• average number of lines changed/added/removed per file changed per commit
  • average number of files with merge-conflicts per commit
  • average time to resolve merge-conflicts per commit
  • average build-time for a private build (usually an incremental build)
  • build-time for an integration build
  • average integration-test cycle-time (time to run all the tests)
  • change volatility report (a report of the most frequently modified files over a given time period)
  • change collision report (a report of files that had the most parallel development and/or checkout-lock-contention during a given time)

Granted, the last two items above aren't really metrics (they're reports), but hopefully you get the idea.

Metrics regarding change-tasks' size and commit-frequency are relative rather than absolute metrics. We want to observe the trend over time so we might notice when: integration frequency went from ~2hrs last iteration to ~3hrs this iteration while the change-task size stayed mostly the same; or maybe the task-size increased as well, in which case we might ask if we were perhaps integrating too frequently before, or are we integrating to infrequently now, and why?

Build-time and test-time are important by themselves as absolute numbers because they help give us a lower-bound on the minimum time required to commit changes. And might help us decide whether we should try to do full builds instead of incremental, just as an example.

Combine all of those above and they basically give us an idea of approximately how many changes might be committed (or be prevented from being serially committed) during the time it takes to build & test. This might help us decide when/if to switch from single-threaded commits to multi-threaded or vice-versa, or whether to go from running partial builds/tests to more complete builds/tests.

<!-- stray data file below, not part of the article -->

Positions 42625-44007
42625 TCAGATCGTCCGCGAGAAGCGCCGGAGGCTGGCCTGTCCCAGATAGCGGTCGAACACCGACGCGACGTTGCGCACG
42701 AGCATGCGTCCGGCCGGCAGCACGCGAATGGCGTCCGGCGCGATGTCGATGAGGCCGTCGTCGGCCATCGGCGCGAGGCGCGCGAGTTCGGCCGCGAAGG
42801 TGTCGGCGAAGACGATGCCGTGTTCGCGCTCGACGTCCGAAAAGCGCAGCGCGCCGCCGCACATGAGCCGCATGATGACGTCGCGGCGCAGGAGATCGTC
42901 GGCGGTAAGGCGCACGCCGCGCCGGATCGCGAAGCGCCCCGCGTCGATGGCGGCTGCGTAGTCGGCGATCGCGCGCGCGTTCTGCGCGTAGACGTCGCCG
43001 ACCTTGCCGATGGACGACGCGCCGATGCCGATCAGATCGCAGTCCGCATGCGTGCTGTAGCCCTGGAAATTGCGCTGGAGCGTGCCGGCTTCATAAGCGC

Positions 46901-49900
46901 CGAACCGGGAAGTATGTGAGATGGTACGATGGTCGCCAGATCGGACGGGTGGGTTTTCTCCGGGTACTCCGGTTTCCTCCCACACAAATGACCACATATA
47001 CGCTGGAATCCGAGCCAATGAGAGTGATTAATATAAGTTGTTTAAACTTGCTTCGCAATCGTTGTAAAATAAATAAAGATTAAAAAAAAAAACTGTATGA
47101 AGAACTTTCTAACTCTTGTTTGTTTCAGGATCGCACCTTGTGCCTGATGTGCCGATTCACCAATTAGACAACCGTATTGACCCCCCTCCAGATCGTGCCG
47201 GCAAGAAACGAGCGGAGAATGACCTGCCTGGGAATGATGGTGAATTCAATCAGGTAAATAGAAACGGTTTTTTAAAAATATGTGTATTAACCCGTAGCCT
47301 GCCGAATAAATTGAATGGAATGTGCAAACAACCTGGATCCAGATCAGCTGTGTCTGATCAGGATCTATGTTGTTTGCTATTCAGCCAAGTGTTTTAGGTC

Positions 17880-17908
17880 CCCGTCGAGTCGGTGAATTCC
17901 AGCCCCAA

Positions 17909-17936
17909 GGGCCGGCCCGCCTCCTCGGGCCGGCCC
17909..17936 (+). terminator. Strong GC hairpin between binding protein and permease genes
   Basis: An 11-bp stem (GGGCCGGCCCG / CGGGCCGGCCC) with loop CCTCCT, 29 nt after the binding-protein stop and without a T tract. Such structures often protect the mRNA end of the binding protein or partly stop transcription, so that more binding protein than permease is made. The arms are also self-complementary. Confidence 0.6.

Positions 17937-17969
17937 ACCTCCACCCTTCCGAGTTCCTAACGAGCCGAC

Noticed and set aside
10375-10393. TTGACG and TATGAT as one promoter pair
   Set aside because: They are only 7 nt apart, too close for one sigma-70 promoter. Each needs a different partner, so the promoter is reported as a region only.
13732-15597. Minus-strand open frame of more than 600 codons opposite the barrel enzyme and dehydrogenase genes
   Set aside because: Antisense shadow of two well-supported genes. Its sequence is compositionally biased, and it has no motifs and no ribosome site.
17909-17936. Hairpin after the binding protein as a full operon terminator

The information about number of conflicts and time to resolves them can also help feed into the above, plus also gives as some "trends" about how disjoint are change-tasks typically are. If there is an increasing trend of parallelism, then maybe we need to ask if we are doing a good job of defining the boundaries of a use-case (story), or of splitting up the work for story effectively.

About the author

Brad Appleton's picture Brad Appleton

Brad Appleton is a software CM/ALM solution architect and lean/agile development champion at a large telecommunications company. Currently he helps projects and teams adopt and apply lean/agile development and CM/ALM practices and tools. He is coauthor of the bookSoftware Configuration Management Patterns, a columnist in The CM Journal and The Agile Journal at CMCrossroads.com, and a former section editor for The C++ Report. You can read Brad's blog at blog.bradapp.net.

About the author

Steve Berczuk's picture Steve Berczuk

Steve Berczuk is a Principal Engineer and Scrum Master at Fitbit. The author of Software Configuration Management Patterns: Effective Teamwork, Practical Integration, he is a recognized expert in software configuration management and agile software development. Steve is passionate about helping teams work effectively to produce quality software. He has an M.S. in operations research from Stanford University and an S.B. in Electrical Engineering from MIT, and is a certified, practicing ScrumMaster. Contact Steve at steve@berczuk.com or visit berczuk.com and follow his blog at blog.berczuk.com.

About the author

Robert Cowham's picture Robert Cowham

Robert Cowham has long been interested in software configuration management while retaining the attitude of a generalist with experience and skills in many aspects of software development. A regular presenter at conferences, he authored the Agile SCM column within the CM Journal together with Brad Appleton and Steve Berczuk. His day job is as Services Director for Square Mile Systems whose main focus is on skills and techniques for infrastructure configuration management and DCIM (Data Center Infrastructure Management) - applying configuration management principles to hardware documentation and implementation as well as mapping ITIL services to the underlying layers.